Thanks for your reply. Much appreciated. Sounds all round like avoiding tape is good. If cutting in after doing trim first and avoiding masking how do you find the sheen levels of the low sheen wall finish over any small semigloss excess left next to the trim or frames etc.usually cut it in, if it has to be done at the same time.
You can sometimes get away with taping it after a day or two (a week would be better) but often the tape still pulls some of the paint off.
It makes a difference what kind of trim paint you are using. Some paints are more durable, and less likely to peel.
Also, make sure you leave the tape on for the least amount of time possible, and remove immediately after painting. This will improve your chances of good results.
Sheen differences are not a problem most of the time, if you are doing standard 2 coats, and not going crazy on the overlapping.Thanks for your reply. Much appreciated. Sounds all round like avoiding tape is good. If cutting in after doing trim first and avoiding masking how do you find the sheen levels of the low sheen wall finish over any small semigloss excess left next to the trim or frames etc.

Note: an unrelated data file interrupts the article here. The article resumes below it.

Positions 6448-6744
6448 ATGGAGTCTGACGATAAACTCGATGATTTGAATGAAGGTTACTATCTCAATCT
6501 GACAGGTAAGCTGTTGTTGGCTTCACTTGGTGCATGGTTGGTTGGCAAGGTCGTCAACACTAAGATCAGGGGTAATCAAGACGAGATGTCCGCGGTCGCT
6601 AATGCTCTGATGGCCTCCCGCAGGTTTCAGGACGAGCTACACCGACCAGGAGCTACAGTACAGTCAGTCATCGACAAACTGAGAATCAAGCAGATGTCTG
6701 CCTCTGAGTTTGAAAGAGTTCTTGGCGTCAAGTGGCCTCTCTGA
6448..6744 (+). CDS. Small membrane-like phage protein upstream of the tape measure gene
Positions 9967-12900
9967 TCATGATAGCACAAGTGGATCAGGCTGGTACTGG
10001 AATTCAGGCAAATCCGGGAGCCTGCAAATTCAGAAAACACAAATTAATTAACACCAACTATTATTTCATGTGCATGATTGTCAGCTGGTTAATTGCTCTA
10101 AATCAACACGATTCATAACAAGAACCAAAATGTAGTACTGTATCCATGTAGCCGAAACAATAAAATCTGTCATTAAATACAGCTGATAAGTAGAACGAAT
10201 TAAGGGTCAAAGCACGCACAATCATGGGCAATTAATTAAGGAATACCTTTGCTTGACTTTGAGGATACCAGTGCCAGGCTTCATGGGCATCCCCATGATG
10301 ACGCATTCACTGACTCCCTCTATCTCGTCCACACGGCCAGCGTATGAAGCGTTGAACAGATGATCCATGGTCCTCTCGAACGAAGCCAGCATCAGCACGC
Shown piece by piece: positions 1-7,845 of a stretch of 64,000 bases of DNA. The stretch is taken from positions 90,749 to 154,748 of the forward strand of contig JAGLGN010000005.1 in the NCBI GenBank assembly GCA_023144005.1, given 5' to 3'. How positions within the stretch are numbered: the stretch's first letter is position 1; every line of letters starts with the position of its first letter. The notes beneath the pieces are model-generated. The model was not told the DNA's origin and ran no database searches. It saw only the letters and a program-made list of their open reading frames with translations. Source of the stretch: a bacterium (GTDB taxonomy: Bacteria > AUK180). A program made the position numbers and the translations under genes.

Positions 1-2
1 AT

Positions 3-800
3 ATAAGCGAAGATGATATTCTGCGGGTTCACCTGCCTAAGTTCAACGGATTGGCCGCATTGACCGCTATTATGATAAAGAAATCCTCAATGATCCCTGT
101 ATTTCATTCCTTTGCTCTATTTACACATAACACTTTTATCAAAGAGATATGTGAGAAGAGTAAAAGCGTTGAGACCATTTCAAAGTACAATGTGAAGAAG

Some companies are like that.... I almost got fired my first day for one company when the boss saw me masking hinges on doors so I could roll right over them three times, rather than take the extra time to cut around them all perfect like. They see it as a waste of tape and time... I see it as a time saver.... I have seen people WAY over mask too though, so there is a balance.I still remember when I was a newb and asked about taping - something like "aren't we going to tape next?." Everyone looked at me like a I had 3 heads. (Or like I was just a newb). We rarely sprayed, of course, which is a whole different story.
We do minimal taping, but do tape where appropriate. Cutting in walls to trim is not something we typically tape though. A skilled painter can cut in walls quick with no need for tape. If you have a concern with bonding to the semi, there is nothing wrong with quickly hitting it with sandpaper to scuff it up. When we paint trim, we try not to blast in the walls excessively. I like to see it lap about 1/8" onto the walls, then we cut the wall in to make a nice sharp line. The lap ensures there will be no holidays when trying to cut both the trim and wall. It is also faster.